UPDATE — Wednesday, April 10: Professor Jeff Byers will be taking an immediate leave of absence from his teaching duties, the Chemistry department announced in an email to Byers' students Wednesday afternoon. —— Monday, April 8, 2019 A question posed on a chemistry midterm last month asked students to calculate “a lethal dose” of the gas “Nazi Germany used to horrific ends in the gas chambers during The Holocaust.” The test question was brought to public attention last Friday through an article in the student-run satirical newspaper The Local Noodle. The question has garnered widespread condemnation while The Noodle’s article has sparked controversy over the use of satire to respond to such incidents. Chemistry Professor Jeff Byers, who has taught at Middlebury since 1986, posed the question in early March. Several students reported it to the administration the week before spring break. According to Dean of Faculty Andi Lloyd, the administration responded immediately by reaching out to Byers. “My reaction was that the question was completely inappropriate and deeply problematic, and that follow-up was needed,” Lloyd said. “We’ve been focusing on the situation within the class itself, and that culminated in an apology to the class by Professor Byers last week.” In an email to The Campus, Byers said he would not comment further on the incident, which he called an “unfortunate error on my part.” Several students in the class said they were disturbed by the way the question was framed. One Jewish first-year, who asked to remain anonymous, said that the question was distressing to read, especially in the middle of a test. “I was pretty rattled when I saw the question, as the Holocaust is not something to make light of, especially since I am Jewish and the problem involved us calculating how much poisonous gas you would need to kill people in a room,” she said. Most students outside of the class did not know about the incident until The Noodle’s article was published online on April 5. The article, which circulated widely on social media, prompted the Community Bias Response Team (CBRT) — a group that responds to bias incidents involving students on campus — to send an all-school email on Sunday, April 7. In its email, the CBRT condemned the test question, stating, “The use of this exam question failed to provide any critical engagement with the historical contexts and atrocities of the Holocaust. It asked students to engage in problem solving that mirrors calculations used to implement systematic genocide. Our students should never have been put in this position.” [pullquote speaker="The Local Noodle staff" photo="" align="center" background="on" border="all" shadow="on"]If administrative bodies can publicly shame student publications who bring to light things they’ve kept quiet, that sets a dangerous precedent for our campus.[/pullquote] The email also criticized The Local Noodle article. “We are aware that The Local Noodle published a satirical article about this incident,” the email read. “While satire can be an effective form of social critique, the article’s light handed references to and engagement with the Holocaust have caused additional harm.” According to Renee Wells, the director of education for equity and inclusion and a member of the CBRT, the team was not planning to send out an email until The Local Noodle article elicited a campus-wide reaction to both the test question and the satire piece. “The incident occurred in a class, so the impact was on the students in the class. Thus, the focus of the response in this situation was to work to ensure the faculty member understood the harm done and addressed it with his students,” she said. “When we began receiving emails about the Noodle article and its impact, we realized that the scope of the incident had expanded to the entire campus community, so we sent out a campus-wide email.” The CBRT did not reach out to members of The Local Noodle before the email was sent. Some students and faculty expressed concern that the email equated the Noodle article with the original test question, including Maggie Clinton, an associate professor of History and a member of the Faculty for an Inclusive Middlebury working group. “Whether one found the Noodle’s article humorous or not, and I personally didn’t, student satire is hardly the same as exam questions given by a professor with a powerful gatekeeping role,” Clinton said, referring to Byers’s additional responsibilities as a member of the college’s Health Professions Committee, which evaluates students’ medical school applications. “It’s unfortunate that the CBRT didn’t acknowledge either the power differential or the political difference between highly unethical and frankly horrifying exam questions, and a satirical response intended to criticize the posing of such questions in the first place,” Clinton said. In a statement to The Campus, the staff of The Local Noodle wrote that the response from CBRT felt more like a public relations decision than an attempt to engage the issue. They also took issue with the fact that nobody from the CBRT contacted them in advance of the email. “To denounce a satirical publication in a school-wide email like this is a form of public shaming designed to close off a complex and sensitive issue to any meaningful discussion, which is what would actually be productive,” they said. “If administrative bodies can publicly shame student publications who bring to light things they’ve kept quiet, that sets a dangerous precedent for our campus.” The Local Noodle responded to the email in a second article titled “Community Bias Response Team Gets Mad at Noodle For Making Them Do Their Job.” Although The Local Noodle staff feel the CBRT mishandled the situation, many students found The Noodle’s article offensive. There has been active debate about the article in comments sections on Facebook, and several students have posted in the “Middlebury Memes for Crunchy Teens” Facebook page, both defending and criticizing The Noodle’s article and the CBRT’s response. At the Student Government Association (SGA) meeting on Sunday night, a senator expressed interest in exploring the possibility of pulling The Noodle’s funding next year, but the idea was not further discussed. Senators also discussed the possibility of requiring the editors of all student publications to participate in mandatory bias training. As of press time, no official action has been taken on either front. Senior Senator Travis Sanderson ’19 said that while he took issue with the article, he does not support revoking the club’s funding. “The Noodle is a satirical magazine attempting to do its job,” he said. “It is The Noodle's right to engage in the type of humor that relies on trivializations of seriously traumatic and genocidal terms, like ‘the final solution,’ but I am nonetheless disturbed by The Noodle’s apparent total lack of empathy for the legitimate concern about such jokes' effect on community members.” Talia Raisel, a Jewish first-year, was among those who found the Noodle piece hurtful. While she felt the original test question was “in bad taste,” her bigger concern was the headline of the Noodle article, which joked that the professor was “a real Nazi” about grading. “Calling people Nazis who aren't literal Nazis has really trivialized the term,” she said. “Satire can be wonderful and effective when used properly, but there's still a line where satire loses its efficacy and just becomes a series of inappropriate puns, and I feel that this line has been majorly crossed.” Jenny Moss ’20.5, the co-president of Middlebury Hillel, said that she was not offended by the Noodle article. Rather, she appreciated the way the piece highlighted the issue of bias and anti-Semitism in academic spaces and the lack of response from the school. She also feels the school should have addressed this issue publicly earlier, especially because in her experience many Jewish students heard about the incident before break. “If I were to have written the Noodle article, I think that I might have dialed the rhetoric back and focussed more on the lack of apology from the teacher and the school,” she said. In the wake of the controversy, Moss also invited students, faculty and staff to participate in upcoming events for Yom Hashoah, the Jewish day of Holocaust remembrance, to learn more about the history of oppression within the Jewish community. The events will take place in late April and early May. Looking forward, the CBRT email noted that this event has highlighted the need for more training for faculty and staff to promote inclusivity in the classroom. According to Wells, she will pilot this program starting in the fall and will offer workshops and facilitated dialogues to faculty and staff on a variety of topics. “The program will provide a framework for faculty and staff to access resources, engage in critical conversations, practice inclusive strategies, and be part of a community working to integrate what they learn in the context of their everyday work,” she said. “It is important to create space to engage in open and honest conversations about our campus climate and to be thoughtful and intentional about ways we can make Middlebury a community that everyone feels included in and wants to be a part of.” Wells invited faculty and staff to reach out if there are specific areas they would like to see addressed in the program.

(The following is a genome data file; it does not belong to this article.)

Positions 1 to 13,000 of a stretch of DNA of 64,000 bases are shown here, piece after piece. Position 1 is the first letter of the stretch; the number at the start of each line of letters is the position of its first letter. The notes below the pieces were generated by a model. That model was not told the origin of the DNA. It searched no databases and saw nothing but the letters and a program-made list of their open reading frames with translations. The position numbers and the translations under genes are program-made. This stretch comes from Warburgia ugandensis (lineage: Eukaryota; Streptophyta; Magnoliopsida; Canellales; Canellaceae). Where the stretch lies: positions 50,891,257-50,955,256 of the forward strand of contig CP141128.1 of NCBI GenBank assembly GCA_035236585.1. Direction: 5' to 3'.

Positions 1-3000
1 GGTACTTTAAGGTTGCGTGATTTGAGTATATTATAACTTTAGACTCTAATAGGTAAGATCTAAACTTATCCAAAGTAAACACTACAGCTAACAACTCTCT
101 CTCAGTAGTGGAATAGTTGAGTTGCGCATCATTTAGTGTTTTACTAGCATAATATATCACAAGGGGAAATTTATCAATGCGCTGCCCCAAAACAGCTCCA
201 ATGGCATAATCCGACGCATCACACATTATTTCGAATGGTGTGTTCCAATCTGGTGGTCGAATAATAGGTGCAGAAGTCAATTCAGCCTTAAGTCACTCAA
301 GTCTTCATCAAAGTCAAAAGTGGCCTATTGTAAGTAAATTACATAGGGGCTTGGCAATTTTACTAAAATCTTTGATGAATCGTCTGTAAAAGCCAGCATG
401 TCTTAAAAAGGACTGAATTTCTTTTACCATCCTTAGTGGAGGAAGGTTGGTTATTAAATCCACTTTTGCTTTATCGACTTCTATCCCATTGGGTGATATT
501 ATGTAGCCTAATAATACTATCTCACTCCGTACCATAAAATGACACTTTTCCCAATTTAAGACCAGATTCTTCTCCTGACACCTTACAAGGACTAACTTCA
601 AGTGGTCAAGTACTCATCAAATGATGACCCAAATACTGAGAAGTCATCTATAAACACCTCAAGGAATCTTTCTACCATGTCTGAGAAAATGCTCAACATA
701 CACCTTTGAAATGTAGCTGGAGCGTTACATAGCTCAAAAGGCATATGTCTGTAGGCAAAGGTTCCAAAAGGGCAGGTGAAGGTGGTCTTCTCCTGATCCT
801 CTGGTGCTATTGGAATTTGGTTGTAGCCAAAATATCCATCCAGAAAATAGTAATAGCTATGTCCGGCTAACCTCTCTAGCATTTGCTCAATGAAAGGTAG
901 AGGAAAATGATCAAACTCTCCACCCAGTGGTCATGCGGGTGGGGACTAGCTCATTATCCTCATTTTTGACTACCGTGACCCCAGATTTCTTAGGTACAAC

For aspiring journalists, the news industry has been looking grim lately. The media has lost 2,400 jobs so far in 2019, and after months of flipping between cover letters and articles about layoffs, the New York Times Student Editors Conference was like a small, hopeful oasis in the middle of busy Manhattan. We arrived Friday morning along with 98 other student journalists from schools across the country, walked past the Times’ Pulitzer Wall and took our seats in a giant conference room. We spent the day learning from industry experts, including Sam Dolnick, the assistant managing editor of the Times who helped launch The Daily, and Meghan Louttit, who explained how the Times has stayed at the forefront of digital journalism and storytelling. Nicholas Kristof, a two-time Pulitzer prize winning columnist, also dropped in to visit and regaled us with tales about being chased through a jungle by a warlord after a plane crash. The conference included some useful workshops, such as a digital headline-writing session, during which Mark Bulik taught us how to grab readers attention on social media without falling into the category of clickbait. In discussing The Edit, a Times newsletter geared toward college students, Lindsey Underwood asked us to brainstorm ways the paper can better cover our generation. We also had the chance to meet our peers from institutions in Virginia, Oregon, Iowa, Missouri and Puerto Rico. We learned about the struggles they face in their newsrooms and the truly inspiring work they do as they strive to, as Kristof put it, “comfort the afflicted and afflict the comfortable.” If nothing else, the conference impressed upon us that journalism is an ever-evolving medium full of possibility and change. Some stories are best told in good, old-fashioned, written format and some do best in audio or video, or through intentionally illustrated graphic design. This is an exciting prospect to apply to our own work at The Campus as we look for ways to branch out and represent the full breadth and depth of the student experience here with the complicated nuance it deserves. We left the conference full of hope that journalism has a bright future. This might sound silly but that is the first time we had felt that way in a while. The Times pitched us their brand — their best digital work, their plan to branch into television, their goal to more than double their subscription base by 2025 — and we are not going to lie it all sounded pretty amazing. Plus they gave us tote bags, so what do we have to complain about? It felt like we were encouraged to dream big about what the news can be, and we saw the mind-blowing work of those who came before us who had those same dreams. As we return to Middlebury, back to our newspaper that is somewhat protected from concerns about subscriptions and competitivity, we hope to harness the creative energy from that room and get back to work telling the stories that matter to our community, in whatever way those stories need to be told.